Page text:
5. Lastly, perform a system functional test by engaging and disengaging the 4WD system while monitoring the control module outputs and inputs.

Popular name brands commonly using separate TCCM and 4WD control modules are as follows. (For other vehicle makes, check the owner’s manual if you need to work on two control modules.):

  • Ford
  • Chevrolet/GMC
  • Dodge/Ram
  • Jeep
  • Toyota
  • Nissan

8. Reinstall Interior Panels.

Reinstall the knee bolster and dash panel, properly securing and tightening all vacuum lines, fasteners, and electrical connectors. Depending on your vehicle, you may need to put these panels back in their place before testing the transfer case and 4WD control modules.

9. Perform a System Reset.

At this point, your Service 4WD Light should have stopped blinking. If it hasn’t, it may be necessary to perform a system reset. This can be done using an OBD-II or DRB-III diagnostic scan tool.

Depending on what has triggered your service 4WD light and how bad the issue is, you may need to do a simple reset of the 4WD system and affected control modules or a complete onboard computer reset.

10. Take Your 4×4 to a Professional.

Even for mechanically-savvy vehicle owners, going through steps #1—9 can be a grueling, time-consuming ordeal. But if that isn’t bad enough, the turnout could be unsuccessful sometimes. If that happens, hold your head up high — it’s okay to call on the experts for help.

Can I Still Drive with Service 4WD Light On?

Because driving with the Service 4WD Light on can lead to serious problems, it is NOT RECOMMENDED. As established early in this guide, this warning light indicates an issue with the 4WD system that can adversely affect a vehicle’s handling, stability, and safety.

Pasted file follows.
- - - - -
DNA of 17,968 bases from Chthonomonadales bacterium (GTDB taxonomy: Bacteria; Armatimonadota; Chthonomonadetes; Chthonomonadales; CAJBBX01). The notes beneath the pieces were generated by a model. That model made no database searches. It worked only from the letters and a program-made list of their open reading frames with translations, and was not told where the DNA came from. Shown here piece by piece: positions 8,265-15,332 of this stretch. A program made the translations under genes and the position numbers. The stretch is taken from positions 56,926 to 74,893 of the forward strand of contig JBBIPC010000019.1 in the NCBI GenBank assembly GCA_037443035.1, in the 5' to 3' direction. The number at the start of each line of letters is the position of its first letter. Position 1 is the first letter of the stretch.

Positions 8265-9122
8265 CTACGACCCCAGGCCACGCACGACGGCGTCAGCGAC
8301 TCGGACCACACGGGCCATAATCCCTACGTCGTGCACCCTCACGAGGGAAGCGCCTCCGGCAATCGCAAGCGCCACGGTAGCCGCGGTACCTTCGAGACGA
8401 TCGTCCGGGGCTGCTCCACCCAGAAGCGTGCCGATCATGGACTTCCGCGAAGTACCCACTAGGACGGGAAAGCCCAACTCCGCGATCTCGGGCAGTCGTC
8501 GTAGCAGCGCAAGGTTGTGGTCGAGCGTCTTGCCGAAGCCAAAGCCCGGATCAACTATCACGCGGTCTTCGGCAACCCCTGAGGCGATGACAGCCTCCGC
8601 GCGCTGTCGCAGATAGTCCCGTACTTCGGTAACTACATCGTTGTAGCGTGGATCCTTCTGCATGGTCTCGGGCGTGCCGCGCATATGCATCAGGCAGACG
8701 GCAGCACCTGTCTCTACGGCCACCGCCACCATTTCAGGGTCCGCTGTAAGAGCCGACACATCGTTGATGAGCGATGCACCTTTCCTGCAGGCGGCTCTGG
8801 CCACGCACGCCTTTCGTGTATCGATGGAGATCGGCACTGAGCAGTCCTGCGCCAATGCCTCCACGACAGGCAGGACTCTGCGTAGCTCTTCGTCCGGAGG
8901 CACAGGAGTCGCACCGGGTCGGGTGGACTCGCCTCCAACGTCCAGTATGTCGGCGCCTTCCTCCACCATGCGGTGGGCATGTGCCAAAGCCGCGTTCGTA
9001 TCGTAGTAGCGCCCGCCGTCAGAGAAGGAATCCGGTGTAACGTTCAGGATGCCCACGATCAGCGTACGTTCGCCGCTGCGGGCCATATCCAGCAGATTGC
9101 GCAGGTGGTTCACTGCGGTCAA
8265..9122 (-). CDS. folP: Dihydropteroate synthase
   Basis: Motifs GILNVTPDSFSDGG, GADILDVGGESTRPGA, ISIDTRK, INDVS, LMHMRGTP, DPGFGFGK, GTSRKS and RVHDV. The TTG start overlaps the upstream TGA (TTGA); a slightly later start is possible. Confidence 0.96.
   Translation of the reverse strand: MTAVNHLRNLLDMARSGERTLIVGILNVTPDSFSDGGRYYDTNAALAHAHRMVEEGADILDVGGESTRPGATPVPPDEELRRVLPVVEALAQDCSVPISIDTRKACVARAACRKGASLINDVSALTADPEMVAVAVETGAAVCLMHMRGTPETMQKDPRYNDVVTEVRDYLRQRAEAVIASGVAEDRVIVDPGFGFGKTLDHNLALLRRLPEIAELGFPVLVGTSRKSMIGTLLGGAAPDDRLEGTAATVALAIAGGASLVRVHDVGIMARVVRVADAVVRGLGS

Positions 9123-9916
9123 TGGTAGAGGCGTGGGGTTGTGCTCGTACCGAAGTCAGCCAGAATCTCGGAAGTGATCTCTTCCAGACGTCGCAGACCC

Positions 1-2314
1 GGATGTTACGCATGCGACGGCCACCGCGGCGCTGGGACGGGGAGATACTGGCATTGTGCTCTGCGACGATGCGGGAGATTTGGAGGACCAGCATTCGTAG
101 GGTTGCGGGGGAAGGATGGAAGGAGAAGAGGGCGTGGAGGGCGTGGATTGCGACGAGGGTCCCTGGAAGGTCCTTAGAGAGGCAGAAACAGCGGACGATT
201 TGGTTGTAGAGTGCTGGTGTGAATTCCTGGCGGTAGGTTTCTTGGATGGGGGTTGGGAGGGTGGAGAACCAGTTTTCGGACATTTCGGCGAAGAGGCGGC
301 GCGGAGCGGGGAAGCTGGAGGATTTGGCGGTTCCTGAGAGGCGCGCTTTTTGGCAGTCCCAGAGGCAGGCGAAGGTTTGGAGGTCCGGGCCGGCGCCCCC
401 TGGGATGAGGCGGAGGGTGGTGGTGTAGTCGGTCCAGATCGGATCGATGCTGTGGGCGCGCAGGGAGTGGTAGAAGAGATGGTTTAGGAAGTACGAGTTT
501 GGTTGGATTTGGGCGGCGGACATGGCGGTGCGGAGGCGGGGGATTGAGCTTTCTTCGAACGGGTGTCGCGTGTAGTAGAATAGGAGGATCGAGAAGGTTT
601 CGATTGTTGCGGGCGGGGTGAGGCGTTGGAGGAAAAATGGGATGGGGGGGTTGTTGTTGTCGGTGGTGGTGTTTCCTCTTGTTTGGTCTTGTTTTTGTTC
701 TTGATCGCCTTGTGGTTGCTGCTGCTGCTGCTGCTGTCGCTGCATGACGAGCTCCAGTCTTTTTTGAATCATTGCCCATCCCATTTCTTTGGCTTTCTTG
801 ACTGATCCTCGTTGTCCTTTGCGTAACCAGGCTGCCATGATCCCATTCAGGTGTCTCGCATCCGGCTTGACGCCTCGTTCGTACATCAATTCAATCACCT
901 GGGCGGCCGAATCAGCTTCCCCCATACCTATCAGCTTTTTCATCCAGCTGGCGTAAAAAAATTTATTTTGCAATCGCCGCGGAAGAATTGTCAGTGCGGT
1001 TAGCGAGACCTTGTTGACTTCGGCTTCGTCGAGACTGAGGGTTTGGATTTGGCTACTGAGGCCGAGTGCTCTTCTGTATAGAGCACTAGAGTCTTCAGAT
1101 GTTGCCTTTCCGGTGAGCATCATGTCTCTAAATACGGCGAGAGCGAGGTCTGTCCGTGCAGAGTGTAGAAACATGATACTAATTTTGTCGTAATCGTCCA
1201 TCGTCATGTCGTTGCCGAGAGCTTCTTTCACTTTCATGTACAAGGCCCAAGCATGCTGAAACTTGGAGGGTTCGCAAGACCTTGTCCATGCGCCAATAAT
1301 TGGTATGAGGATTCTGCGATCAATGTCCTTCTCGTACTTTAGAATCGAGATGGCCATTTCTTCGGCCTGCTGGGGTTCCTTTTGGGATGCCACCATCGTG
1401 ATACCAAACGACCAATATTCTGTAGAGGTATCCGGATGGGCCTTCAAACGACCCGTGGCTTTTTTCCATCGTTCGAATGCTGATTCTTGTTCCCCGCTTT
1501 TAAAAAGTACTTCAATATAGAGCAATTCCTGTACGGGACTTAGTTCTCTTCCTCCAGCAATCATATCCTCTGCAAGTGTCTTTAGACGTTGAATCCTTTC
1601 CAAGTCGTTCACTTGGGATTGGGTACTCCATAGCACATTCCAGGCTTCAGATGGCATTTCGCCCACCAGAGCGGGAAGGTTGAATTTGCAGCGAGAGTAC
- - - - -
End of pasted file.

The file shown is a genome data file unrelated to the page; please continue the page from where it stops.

If you keep driving with the warning light on, you only risk causing further damage to your vehicle’s drivetrain (not to mention putting yourself and your passengers in danger).

Conclusion – How to Clear Service 4WD Light

To summarize, here are the 10 steps on how to clear the Service 4WD Light on your vehicle:

  1. Check the Owner’s Manual.
  2. Inspect the 4WD System.
  3. Disconnect the Battery and TCCM.
  4. Remove the Knee Bolster and Dash Bezel.
  5. Check the Wiring and Switch Assembly.
  6. Check the Transfer Case and TCCM.
  7. Check the 4WD Control Module.
  8. Reinstall Interior Panels.
  9. Perform a System Reset.
  10. Take Your 4×4 to a Professional.

Whether driving off-road or on slick highways, the 4WD system is integral to your vehicle’s safety and performance. Ignoring the Service 4WD Light is not an option — and thankfully, you do not have to.

By following the process outlined in this article (and instructions in your manual), you can easily clear the warning light and get your vehicle back to performing at its best.